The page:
RABBI Jonathan Romain, of Maidenhead Synagogue, is very much the go-to spokesman when the media are seeking comments about Judaism, but he does not represent the mainstream community. Those outside British Jewry would not necessarily be aware of that and his comments are controversial to say the least, as far as Orthodox Jews are concerned.
Neither would everyone within the Reform community necessarily agree with his outspoken views on intermarriage, which he has never discouraged, seeing it as a way to boost numbers within the community. The fact that female converts would be unable to marry outside a Reform synagogue and any children born to women who are not of the faith, or who have converted, would not be considered halachically Jewish can and does, at times, cause considerable problems and distress for future generations.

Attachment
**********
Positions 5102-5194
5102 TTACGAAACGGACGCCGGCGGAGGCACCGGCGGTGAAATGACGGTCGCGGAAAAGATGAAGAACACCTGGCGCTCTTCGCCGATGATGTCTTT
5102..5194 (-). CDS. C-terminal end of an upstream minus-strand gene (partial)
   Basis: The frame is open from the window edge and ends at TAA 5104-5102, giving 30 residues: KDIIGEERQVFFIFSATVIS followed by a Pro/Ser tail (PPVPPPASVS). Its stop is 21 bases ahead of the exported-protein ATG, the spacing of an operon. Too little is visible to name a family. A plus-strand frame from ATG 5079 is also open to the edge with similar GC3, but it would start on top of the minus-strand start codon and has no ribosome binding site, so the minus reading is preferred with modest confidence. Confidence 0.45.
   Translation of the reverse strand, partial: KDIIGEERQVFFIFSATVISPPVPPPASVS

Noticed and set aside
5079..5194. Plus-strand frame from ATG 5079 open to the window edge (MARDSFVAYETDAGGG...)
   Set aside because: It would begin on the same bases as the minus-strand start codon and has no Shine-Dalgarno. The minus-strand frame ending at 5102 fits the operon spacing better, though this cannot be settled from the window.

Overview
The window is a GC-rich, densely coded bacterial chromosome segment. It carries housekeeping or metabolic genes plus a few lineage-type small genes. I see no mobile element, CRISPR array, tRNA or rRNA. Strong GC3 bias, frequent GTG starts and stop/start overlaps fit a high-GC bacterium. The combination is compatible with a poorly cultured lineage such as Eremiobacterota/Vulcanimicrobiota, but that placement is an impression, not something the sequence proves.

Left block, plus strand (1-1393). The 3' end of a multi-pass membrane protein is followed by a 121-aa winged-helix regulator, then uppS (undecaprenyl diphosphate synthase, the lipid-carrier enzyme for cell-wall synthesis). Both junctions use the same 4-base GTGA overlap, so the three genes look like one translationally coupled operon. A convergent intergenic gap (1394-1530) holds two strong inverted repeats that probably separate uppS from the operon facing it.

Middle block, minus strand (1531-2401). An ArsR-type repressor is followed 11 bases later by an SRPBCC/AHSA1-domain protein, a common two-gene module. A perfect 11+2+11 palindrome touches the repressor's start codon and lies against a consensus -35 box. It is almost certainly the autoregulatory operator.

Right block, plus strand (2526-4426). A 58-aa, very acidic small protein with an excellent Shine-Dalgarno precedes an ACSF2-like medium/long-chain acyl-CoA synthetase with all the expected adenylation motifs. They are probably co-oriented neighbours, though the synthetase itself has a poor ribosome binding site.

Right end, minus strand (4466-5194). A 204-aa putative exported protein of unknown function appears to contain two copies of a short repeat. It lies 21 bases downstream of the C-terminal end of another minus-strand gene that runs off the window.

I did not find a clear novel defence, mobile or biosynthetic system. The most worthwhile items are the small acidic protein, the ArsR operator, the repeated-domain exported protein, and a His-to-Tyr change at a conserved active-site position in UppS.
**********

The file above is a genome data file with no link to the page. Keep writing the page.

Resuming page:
Thus Rabbi Romain’s comment to a Leeds audience this week that marrying out is no longer like “sticking two fingers up against Judaism”, is unhelpful in our quest to reverse the tide of assimilation. It is a fact of life that falling in love with unsuitable partners has happened since time immemorial. There are mixed marriages that work perfectly well; there are others that don’t. There are those who convert to Judaism successfully through Orthodox batei din and there are many whose marriages fail and who do not continue to live as Jews. The same applies to Reform converts, too. But marrying in allows for a more solid Jewish foundation. Rabbi Romain, who also said he was against faith schools per se, told his audience: “I cannot legislate for whom people fall in love with. But whereas in the past if you fell in love with a non-Jewish person it was seen as two-fingers up against Judaism and rejecting Moses, now we know it is not the case.” His comments are unhelpful as the community continues to shrink.